Under the pseudonym of Grouper, musician Liz Harris creates mysterious, multi-layered sonic landscapes. On her 10th studio album, Ruins (which debuted on Kranky Records at the end of October), Harris’ voice floats delicately above a mass of sounds: twinkling piano notes and low-octave synth drone and swarm like a hive of busy bees
The history of electronic music arguably starts with the patenting of the theremin in 1928, and Clara Rockmore was there from its inception to champion the instrument as both an important technological and artistic advancement. This mix highlights the brilliant, creative women who make (and made) electronic music and their innovations in techniques, programs, and tools to make new sounds possible. Best with headphones.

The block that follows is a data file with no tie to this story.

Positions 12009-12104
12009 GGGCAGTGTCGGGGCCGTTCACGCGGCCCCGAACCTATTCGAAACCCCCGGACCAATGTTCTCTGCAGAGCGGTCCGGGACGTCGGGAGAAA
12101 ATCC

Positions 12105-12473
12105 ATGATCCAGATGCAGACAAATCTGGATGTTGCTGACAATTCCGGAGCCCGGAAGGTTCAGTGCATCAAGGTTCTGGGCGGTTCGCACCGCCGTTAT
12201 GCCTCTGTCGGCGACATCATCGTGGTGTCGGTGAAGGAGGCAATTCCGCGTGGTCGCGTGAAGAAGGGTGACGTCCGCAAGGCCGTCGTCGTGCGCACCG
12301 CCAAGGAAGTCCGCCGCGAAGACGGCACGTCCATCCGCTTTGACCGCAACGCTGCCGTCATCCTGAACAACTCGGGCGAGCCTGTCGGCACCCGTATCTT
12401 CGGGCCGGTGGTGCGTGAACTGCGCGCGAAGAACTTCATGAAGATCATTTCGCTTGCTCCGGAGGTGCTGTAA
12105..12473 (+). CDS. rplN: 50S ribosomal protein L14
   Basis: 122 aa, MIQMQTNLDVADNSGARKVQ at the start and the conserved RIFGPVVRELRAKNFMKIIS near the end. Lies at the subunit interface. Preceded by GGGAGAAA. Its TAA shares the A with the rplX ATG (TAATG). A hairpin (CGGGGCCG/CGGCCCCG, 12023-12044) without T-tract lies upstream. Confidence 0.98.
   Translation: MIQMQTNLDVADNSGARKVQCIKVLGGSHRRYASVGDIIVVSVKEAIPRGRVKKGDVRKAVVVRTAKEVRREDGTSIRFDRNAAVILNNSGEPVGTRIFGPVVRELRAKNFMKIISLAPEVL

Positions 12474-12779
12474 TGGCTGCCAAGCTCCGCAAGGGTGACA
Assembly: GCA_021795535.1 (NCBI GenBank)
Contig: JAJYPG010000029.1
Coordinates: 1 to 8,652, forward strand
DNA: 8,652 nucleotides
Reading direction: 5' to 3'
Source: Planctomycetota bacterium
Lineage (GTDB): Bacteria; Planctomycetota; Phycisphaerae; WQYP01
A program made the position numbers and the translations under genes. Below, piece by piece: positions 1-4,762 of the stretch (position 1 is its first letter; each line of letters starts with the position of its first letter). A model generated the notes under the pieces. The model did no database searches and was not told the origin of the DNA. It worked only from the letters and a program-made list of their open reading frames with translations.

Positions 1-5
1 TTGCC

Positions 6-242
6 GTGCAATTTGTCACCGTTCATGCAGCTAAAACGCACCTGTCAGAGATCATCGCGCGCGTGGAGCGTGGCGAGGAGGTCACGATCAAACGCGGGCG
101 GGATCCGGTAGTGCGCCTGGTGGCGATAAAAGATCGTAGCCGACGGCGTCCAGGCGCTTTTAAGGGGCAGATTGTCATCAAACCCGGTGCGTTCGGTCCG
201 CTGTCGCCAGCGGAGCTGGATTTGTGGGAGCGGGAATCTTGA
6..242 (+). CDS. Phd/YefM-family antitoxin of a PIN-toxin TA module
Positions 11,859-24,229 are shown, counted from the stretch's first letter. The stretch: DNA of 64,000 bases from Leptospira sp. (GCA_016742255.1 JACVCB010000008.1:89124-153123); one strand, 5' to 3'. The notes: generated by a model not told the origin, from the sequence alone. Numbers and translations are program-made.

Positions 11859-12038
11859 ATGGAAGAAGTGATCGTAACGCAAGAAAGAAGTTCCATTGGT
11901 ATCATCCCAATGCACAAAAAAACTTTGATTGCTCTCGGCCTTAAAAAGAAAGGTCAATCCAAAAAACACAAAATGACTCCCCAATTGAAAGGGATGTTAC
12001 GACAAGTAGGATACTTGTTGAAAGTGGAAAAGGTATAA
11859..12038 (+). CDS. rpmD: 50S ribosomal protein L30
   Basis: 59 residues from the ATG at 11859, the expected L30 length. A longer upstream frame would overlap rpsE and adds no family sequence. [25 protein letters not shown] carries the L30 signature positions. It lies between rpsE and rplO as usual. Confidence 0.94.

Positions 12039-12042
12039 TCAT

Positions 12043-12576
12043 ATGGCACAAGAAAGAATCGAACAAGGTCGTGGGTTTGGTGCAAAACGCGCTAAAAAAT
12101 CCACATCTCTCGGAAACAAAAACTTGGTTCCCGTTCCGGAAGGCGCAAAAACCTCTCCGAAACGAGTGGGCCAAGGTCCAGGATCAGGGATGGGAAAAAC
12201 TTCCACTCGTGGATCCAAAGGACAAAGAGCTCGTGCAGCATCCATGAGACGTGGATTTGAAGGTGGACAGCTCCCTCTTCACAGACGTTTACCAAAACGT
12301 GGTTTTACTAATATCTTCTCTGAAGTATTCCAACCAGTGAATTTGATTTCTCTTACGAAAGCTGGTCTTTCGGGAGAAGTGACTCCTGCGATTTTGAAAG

Electronic artists have long made use of science fiction motifs like the robot. Of course, music being music and people being people, one of the most common things it seems anyone wants to do with a robot is have sex with it.
Read on for more about what some female artists do with their robots.
Making music is work. Rewarding and fun work, to be sure, but work all the same. Like just about everything in a kyriarchy, the divisions of labor in making electronic music lead to an unequal distribution of value, financially, and artistically—who gets paid and how much, and who gets credit and for what.
Women have always been involved in electronic music: behind the scenes producing, as musicians and vocalists, voices being sampled, as djs and dancers. But women's contributions have, as in just about all forms of cultural life, been excluded from the official record, relegated to the marginal, the exception. Read on to see what I'm going to be talking about over the next eight weeks.